Queen's Search Arts & Science Home   
Queen's University Link to Faculty of Arts and Science Home
  Continuing & Distance Studies Student Services International Programs Office 

Faculty of Arts and Science Calendar

Academic Calendars

Search

2008-2009 Academic Year

Arts and Science Departments, Programs and Courses Psychology Courses of Instruction


Courses of Instruction
PREREQUISITES
Students are strongly advised to take, in their second year, any 200-level course that is a prerequisite for the 300- and 400-level courses they might wish to take. Students should keep open their options on upper-level courses, as enrolment is typically limited.
NOTE    Students who do not meet the stated prerequisites for upper-year courses that they wish to take, but who nonetheless feel they are qualified for admission, may appeal to the instructor to have the prerequisite waived. A prerequisite waiver does not guarantee admission to the course. PSYC 100 can only be waived by special permission of the Chair of Undergraduate Studies for those students who can provide proof of equivalent background.

AVAILABILITY
The Department of Psychology does not offer all of the courses listed in the Calendar every year. For the most up-to-date information on the availability of courses offered in the current year, check QCARD, http://psyc.queensu.ca/undergraduate/index.html or consult with the Psychology Undergraduate Office.
back to top
PSYC-100/1.0 Principles of Psychology 3L;1T
An introductory survey of basic areas of psychology including perception, cognition, learning and motivation and their biological substrata. Also reviewed are child development, individual differences, social psychology and behaviour disorders. Research participation experience is provided for students on an individual voluntary basis. Students are encouraged to participate in up to five hours of research experimentation.
Also offered by correspondence. Consult Continuing and Distance Studies.
Also offered at the International Study Centre, Herstmonceux.
back to top
PSYC-202*/0.5 Statistics in Psychology 3L
An introduction to descriptive and inferential statistics in psychology. Topics will include descriptive statistics, probability, correlation and regression, experimental design and one-way ANOVA. Enrolment is limited. Restricted to students in a major or medial concentration in psychology. PREREQUISITE    70 per cent in PSYC 100.
EXCLUSIONS    BIOL 243*, COMM 162*, ECON 250*, GPHY 247*, PHED 251*, PHED 351*, STAT 261*, STAT 263*, STAT 264*, STAT 267*, STAT 268* and STAT 269* together, STAT 367*.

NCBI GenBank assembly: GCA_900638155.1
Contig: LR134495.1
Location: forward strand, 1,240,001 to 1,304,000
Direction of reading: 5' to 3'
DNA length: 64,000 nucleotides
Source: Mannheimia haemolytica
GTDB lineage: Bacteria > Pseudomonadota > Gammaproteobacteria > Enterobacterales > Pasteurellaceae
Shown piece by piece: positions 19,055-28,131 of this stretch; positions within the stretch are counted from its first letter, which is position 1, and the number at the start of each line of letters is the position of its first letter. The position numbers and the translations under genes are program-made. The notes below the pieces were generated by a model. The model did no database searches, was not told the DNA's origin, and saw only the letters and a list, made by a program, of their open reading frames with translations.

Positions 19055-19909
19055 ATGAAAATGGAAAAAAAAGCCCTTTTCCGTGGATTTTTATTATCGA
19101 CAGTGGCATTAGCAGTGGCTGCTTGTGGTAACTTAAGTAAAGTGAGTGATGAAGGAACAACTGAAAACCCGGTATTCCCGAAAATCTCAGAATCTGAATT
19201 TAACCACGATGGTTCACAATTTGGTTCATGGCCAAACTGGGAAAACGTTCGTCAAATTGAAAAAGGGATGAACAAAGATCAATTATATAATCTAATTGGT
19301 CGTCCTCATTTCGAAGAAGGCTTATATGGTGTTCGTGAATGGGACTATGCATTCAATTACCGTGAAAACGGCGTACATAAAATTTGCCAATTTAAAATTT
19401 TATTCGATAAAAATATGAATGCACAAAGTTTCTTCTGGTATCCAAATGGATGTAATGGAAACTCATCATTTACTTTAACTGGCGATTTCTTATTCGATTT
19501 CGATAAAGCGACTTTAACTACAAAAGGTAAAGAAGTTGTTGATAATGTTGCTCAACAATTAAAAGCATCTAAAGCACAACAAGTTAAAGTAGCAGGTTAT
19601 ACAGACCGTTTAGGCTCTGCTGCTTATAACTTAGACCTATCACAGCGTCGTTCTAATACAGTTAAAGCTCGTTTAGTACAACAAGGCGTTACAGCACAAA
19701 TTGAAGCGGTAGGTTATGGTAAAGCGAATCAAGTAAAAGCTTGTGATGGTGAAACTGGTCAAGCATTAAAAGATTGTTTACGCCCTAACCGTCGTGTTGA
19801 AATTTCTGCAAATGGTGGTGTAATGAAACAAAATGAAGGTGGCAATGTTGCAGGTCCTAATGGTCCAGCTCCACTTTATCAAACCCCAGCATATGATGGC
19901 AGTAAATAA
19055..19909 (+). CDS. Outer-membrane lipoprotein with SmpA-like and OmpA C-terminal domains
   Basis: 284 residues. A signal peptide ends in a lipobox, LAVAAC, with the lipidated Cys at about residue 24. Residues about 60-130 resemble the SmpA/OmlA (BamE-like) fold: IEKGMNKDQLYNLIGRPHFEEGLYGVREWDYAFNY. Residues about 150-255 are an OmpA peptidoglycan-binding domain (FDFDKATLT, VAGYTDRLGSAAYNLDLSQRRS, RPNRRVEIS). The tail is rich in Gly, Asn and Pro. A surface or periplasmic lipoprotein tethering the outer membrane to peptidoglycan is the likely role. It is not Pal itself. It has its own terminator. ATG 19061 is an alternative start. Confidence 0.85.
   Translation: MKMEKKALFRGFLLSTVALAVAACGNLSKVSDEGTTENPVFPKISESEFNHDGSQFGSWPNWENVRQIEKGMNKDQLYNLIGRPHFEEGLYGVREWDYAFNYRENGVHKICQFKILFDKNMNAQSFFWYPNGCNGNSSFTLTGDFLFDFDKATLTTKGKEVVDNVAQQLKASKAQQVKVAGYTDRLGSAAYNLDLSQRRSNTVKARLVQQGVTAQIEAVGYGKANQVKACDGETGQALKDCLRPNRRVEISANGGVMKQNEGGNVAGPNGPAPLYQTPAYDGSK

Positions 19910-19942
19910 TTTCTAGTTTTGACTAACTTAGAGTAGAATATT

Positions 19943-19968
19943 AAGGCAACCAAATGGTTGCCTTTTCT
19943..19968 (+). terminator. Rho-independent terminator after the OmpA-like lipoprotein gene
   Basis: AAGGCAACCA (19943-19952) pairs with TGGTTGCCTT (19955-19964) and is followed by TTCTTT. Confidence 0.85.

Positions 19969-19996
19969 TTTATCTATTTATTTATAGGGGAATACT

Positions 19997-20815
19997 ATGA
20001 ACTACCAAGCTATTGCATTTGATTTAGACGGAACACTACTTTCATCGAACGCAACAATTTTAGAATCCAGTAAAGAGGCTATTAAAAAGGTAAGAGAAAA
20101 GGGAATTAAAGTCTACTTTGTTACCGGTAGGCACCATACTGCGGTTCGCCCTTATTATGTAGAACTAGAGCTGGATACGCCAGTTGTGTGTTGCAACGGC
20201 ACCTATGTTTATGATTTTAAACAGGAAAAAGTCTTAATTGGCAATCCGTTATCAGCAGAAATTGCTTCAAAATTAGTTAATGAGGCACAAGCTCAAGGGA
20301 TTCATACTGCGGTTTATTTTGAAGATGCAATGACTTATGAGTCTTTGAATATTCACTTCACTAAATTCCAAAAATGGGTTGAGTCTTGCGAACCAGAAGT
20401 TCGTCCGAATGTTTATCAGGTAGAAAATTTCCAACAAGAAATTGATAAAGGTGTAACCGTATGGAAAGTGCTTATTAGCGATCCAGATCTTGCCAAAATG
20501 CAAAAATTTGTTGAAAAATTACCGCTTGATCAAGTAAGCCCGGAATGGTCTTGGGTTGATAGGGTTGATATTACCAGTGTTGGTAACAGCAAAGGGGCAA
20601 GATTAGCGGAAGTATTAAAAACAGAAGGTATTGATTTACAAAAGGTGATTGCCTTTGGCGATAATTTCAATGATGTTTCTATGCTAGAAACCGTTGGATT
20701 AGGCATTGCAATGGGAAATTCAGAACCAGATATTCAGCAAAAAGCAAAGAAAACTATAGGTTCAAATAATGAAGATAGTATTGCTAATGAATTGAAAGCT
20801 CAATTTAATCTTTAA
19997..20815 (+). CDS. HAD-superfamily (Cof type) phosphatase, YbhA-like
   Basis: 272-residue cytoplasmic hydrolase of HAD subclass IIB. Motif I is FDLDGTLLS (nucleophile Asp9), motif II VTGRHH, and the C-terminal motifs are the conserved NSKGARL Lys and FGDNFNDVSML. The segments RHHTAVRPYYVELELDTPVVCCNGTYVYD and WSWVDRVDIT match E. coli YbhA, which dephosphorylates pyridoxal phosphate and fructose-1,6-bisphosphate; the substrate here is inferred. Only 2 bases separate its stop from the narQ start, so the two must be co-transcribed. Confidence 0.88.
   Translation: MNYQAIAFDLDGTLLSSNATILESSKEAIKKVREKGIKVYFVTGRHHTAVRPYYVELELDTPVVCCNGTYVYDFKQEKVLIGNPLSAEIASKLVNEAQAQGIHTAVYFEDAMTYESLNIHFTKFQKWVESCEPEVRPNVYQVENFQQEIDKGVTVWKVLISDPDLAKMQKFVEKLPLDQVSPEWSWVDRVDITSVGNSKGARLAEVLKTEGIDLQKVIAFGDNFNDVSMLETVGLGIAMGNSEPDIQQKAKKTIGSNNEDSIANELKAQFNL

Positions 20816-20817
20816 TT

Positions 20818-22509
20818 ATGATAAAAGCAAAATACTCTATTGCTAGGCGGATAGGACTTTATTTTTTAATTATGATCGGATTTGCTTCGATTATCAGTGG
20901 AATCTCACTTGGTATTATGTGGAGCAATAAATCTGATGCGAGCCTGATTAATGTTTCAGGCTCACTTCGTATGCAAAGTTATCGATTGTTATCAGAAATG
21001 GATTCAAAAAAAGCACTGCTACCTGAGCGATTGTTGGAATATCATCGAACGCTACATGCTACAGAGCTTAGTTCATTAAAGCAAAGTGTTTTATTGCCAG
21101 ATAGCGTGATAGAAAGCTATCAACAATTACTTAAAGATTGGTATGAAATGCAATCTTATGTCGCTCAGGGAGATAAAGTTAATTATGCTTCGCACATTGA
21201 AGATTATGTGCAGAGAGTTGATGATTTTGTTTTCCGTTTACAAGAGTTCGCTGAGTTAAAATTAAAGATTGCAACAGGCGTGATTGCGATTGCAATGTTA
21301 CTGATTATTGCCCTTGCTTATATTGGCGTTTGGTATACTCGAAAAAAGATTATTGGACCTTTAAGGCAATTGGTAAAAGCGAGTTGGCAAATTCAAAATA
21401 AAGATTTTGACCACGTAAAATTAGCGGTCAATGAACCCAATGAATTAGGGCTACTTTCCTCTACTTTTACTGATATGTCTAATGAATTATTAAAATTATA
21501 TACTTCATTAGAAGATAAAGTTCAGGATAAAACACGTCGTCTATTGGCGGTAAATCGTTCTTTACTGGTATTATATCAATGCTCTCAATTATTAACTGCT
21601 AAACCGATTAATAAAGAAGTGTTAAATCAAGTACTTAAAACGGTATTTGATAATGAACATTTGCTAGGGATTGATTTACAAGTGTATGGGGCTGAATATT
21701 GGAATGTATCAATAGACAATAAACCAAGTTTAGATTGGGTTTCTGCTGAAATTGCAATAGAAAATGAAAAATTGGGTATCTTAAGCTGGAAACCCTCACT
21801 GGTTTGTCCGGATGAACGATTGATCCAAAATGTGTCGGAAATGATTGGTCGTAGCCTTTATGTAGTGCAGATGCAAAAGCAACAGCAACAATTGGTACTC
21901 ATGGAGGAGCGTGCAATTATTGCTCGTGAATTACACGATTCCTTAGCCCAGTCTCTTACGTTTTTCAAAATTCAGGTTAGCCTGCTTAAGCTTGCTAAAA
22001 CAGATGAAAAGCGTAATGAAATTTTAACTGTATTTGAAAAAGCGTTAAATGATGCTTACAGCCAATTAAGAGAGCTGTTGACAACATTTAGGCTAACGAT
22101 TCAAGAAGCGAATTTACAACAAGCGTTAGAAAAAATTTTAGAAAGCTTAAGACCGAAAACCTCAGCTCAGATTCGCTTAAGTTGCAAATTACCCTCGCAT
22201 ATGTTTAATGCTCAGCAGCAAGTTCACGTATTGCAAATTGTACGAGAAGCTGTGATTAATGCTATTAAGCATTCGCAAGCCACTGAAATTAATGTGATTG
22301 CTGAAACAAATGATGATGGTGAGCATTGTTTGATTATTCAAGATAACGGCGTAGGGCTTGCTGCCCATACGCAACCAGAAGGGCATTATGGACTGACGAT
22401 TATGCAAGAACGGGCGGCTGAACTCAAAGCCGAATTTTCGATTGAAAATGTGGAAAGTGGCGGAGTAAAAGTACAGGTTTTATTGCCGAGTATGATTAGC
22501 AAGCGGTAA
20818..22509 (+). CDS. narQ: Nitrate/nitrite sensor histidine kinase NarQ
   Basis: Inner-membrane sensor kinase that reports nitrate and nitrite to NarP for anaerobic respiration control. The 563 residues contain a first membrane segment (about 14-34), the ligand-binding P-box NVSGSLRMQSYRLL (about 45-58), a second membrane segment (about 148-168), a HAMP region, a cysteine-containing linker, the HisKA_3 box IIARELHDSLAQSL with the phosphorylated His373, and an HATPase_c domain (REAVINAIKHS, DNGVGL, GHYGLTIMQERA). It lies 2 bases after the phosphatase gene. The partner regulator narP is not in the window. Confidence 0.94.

back to top
PSYC-203*/0.5 Research Methods in Psychology 1.5L;1.5P
An introduction to basic research methods in psychology. The course will emphasize the ways in which statistics are used in experimental research and will include a series of laboratory projects in which students use statistical procedures with data they collect. Enrolment is limited. Restricted to students in a major or medial concentration in psychology. PREREQUISITE    PSYC 202*.
back to top
PSYC-205*/0.5 Experimental Psychology: Learning 3L;3P
Theories and research in classical conditioning and instrumental learning. Also cognition in humans and other animals and the biological bases of learning and motivation. Laboratory sessions form an important complement to lectures and demonstrations. Enrolment is limited. PREREQUISITE    70 per cent in PSYC 100.
back to top
PSYC-215*/0.5 Experimental Psychology: Perception 3L
An introduction to sensory information processing and perception designed to elucidate basic principles involved in seeing, hearing and touch. Topics include visual perception of form, motion, colour, depth and pattern recognition; auditory perception of pitch, loudness, timbre, auditory space, pattern perception and speech; and, tactile and haptic perception of pressure, shape, texture and material properties. Enrolment is limited. PREREQUISITE    PSYC 100.
back to top
PSYC-220/1.0 Cognitive Psychology 3L
An introduction to the science of mind and thought, with emphasis on philosophical issues, empirical studies, and theoretical models, both symbolic and connectionist. Topics will include information theory, perception and attention, pattern recognition, working memory, long-term memory, skill acquisition, problem-solving, language, and consciousness.
Also offered by correspondence. Consult Continuing and Distance Studies.
PREREQUISITE    PSYC 100.
EXCLUSION    COGS 200.
back to top
PSYC-231*/0.5 The Study of Personality 3L
An examination of the major theoretical approaches to the study of personality with attention to the utility of these theories as measured by empirical investigations. PREREQUISITE    PSYC 100.
EXCLUSION    PSYC 230.
back to top
PSYC-235/1.0 Abnormal Psychology 3L
The experimental approach to the understanding, description and modification of abnormal behaviour is emphasized in the analysis of disorders of cognition (e.g., learning, memory and thinking), disturbances of affect (e.g., anxiety and depression), and problem behaviours (e.g., addictions, sexual disorders and psychopathy).
Also offered by correspondence. Consult Continuing and Distance Studies.
PREREQUISITE    PSYC 100.
back to top
PSYC-241*/0.5 Social Psychology 3L
The study of the individual in the social context: Self and identity, social cognition, interpersonal behaviour (affiliation, attraction, sex, aggression, altruism); social attitudes, prejudice and discrimination; social influence and group processes (conformity, leadership and intergroup relations); applied social psychology.
Also offered by correspondence. Consult Continuing and Distance Studies.